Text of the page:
Ahem…Port CEO Corrects Salary Numbers

Since 2015, when she was “seconded” from the Atlantic Canada Opportunities Agency (ACOA) by means of an “interagency agreement” to serve as CEO of the Port of Sydney, I have been reporting that Marlene Usher’s salary was $200,000, half of that paid initially by the CBRM the other half by ACOA.

Perhaps “compensation” is a better term to use, as the $200,000 figure represented both salary and benefits for the position Usher was awarded without benefit of a job competition.

I repeated the figures recently, in a report about the Port of Sydney’s 2021 AGM, during which Port board chair Jerry Gillis lauded Usher and other port staff for taking a 20%, COVID-induced, pay cut.

Port of Sydney CEO Marlene Usher

Port of Sydney CEO Marlene Usher

But on Tuesday, I received the following email from Usher herself, who wrote:

I am not sure where you got your information however I have not been employed with ACOA for over a year and they were not paying half of my salary for the last 2 years of the interchange. The Port pays my salary. After the interchange expired the Board offered me a contract. My salary is well below the $200,000 that you reference (not sure where you got that) and has always been well under that amount even under ACOA.

Where did I get that information?

Let’s start with the video of the 15-minute 3 February 2015 CBRM council meeting during which the governance structure for the new Port of Sydney Development Corporation and Usher’s appointment were unanimously approved. (Council was able to accomplish all this business so quickly because it had already discussed the matters in camera.)

Mayor Cecil Clarke explains that Usher will be seconded for an initial term of three years at a cost to the CBRM of “approximately $100,000 per annum.” This was to come from the CAO’s $150,000 professional services budget until such time as the port was self-sustaining. Copies of the interchange agreement with the federal government were circulated during the meeting (Clarke makes a point of asking that they be distributed “to the media”) but were never posted to the CBRM website. The minutes of the meeting are available but state only that council approved “the secondment of Ms. Marlene Ushesr as the CEO for the Port of Sydney Corporation in accordance with the terms outlined in the Interchange Canada Letter of Agreement.”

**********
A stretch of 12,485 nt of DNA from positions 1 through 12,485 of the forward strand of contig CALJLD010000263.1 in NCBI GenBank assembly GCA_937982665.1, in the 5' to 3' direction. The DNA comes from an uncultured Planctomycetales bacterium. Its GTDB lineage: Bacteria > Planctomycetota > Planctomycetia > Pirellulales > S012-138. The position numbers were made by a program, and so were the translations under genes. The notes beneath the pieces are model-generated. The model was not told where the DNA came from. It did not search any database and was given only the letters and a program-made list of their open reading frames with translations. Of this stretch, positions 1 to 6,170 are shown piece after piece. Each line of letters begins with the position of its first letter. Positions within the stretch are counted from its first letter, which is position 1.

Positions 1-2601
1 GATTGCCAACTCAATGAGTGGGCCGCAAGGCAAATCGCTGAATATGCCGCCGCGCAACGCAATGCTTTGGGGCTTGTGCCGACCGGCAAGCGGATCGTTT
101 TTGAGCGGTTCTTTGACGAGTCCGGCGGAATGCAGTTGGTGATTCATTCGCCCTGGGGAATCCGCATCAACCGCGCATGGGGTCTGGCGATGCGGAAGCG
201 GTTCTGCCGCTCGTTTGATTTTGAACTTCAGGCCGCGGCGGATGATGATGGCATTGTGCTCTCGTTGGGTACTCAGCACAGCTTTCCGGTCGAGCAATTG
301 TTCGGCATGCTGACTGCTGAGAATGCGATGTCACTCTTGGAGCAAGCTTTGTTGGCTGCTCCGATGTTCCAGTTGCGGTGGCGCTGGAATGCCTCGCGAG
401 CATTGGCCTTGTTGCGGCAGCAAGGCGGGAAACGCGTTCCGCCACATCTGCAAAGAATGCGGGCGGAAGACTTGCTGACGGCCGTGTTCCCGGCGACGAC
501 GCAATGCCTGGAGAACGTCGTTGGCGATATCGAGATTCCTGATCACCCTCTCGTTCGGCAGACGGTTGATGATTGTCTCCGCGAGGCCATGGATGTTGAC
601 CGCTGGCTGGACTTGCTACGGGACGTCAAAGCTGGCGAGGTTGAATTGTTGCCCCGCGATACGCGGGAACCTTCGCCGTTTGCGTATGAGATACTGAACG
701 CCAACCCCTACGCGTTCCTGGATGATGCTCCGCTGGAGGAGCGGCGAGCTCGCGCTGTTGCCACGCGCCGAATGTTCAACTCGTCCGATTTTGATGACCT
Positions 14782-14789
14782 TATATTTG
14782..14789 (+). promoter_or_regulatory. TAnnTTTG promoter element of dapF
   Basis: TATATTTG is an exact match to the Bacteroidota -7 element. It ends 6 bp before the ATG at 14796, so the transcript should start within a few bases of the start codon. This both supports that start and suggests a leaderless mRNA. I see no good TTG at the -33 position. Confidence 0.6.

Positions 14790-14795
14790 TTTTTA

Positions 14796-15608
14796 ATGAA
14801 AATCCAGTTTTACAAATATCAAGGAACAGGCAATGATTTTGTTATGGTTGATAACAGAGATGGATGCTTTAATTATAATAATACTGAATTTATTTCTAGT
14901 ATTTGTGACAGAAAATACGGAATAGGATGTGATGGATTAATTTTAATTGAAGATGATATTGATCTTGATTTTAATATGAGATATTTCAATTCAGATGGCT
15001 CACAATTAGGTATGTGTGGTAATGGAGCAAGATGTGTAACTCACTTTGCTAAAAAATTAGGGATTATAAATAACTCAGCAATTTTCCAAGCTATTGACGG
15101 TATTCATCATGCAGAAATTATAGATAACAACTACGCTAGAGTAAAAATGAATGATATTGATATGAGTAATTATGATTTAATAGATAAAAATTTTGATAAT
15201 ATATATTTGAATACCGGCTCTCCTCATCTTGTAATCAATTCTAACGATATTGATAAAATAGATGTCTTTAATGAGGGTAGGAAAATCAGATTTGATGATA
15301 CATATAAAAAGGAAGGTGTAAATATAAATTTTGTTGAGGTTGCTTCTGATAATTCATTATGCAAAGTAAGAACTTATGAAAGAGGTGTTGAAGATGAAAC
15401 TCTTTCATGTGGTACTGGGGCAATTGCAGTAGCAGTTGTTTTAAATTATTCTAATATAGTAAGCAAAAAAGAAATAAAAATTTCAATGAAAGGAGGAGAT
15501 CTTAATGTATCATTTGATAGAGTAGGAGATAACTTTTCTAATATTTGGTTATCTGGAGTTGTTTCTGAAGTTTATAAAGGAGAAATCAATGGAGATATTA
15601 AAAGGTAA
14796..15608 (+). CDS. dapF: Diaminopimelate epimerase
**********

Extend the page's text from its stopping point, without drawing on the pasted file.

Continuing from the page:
The Cape Breton Post reporter at the meeting, though, would obviously have received a copy of the interchange agreement and he reported:

The Cape Breton Regional Municipality created the executive-level position to offer “strategic guidance” and enhance marketing efforts for future port development, CBRM chief administrative officer Michael Merritt stated in an issue paper before council Tuesday…

ACOA and the Sydney Ports Corp. will share the cost of Usher’s salary and benefits, which amount to $200,000 per year, over a three-year renewable term.

However, the CBRM will cover half the cost — $100,000 from its CAO’s professional services account — until the new port board is financially viable.

If the $200,000 figure was incorrect, why wait six years to correct it? For that matter, if you are going to correct a salary figure, why not provide the actual, correct figure? Usher’s salary was considered public information when the deal was initially sealed — has something changed in the meantime?

The Post quoted the $200,000 figure again in 2018, when the interchange agreement was up for renewal. At that time, CBRM council declined to continue paying half the CEO’s salary and the Port took over responsibility for CBRM’s share. But ACOA was to continue paying the other half of the salary — you can hear the discussion during this 6 February 2018 meeting, the relevant section of the video is labeled “Renewal of ACOA Agreement — Port of Sydney CEO.” If there was a public announcement to the effect that ACOA had ceased doing so in 2019, I missed it.

And I did not know that Usher had left ACOA “over a year” ago or that the Port board had offered her a contract when the interchange agreement expired because one of the board’s first decisions upon taking office was to cease publishing the minutes of its meetings. It could have offered a contract to Harry and Meghan and I would have been none the wiser.

So while I am sorry to have published inaccurate information regarding Usher’s salary, I would argue that the onus is on the Port of Sydney — a corporation owned by the citizens of the CBRM — to make accurate information public.

I made this suggestion to Usher but she has yet to respond.

I have one last Port point to make and it’s a bit of a tangent but who doesn’t like a tangent? During the most recent AGM, Usher said the Port had budgeted $50,000 to extend a waterline to the second berth. This was an important investment, she said, because selling water is a source of revenue.

So the question occurs, when the CBRM found itself with $100,000 to spare in 2019 (money that had been earmarked for an extension to the Sydney boardwalk that was no longer necessary due to the decision to locate the NSCC Marconi Campus on the waterfront), why did the Port agree to use it for a helipad? Why didn’t it say, “Hey, we could run a waterline to the second berth?”

And yes, that’s a rhetorical question — I know the answer. Because no local businessmen were writing letters in support of a waterline to the second berth.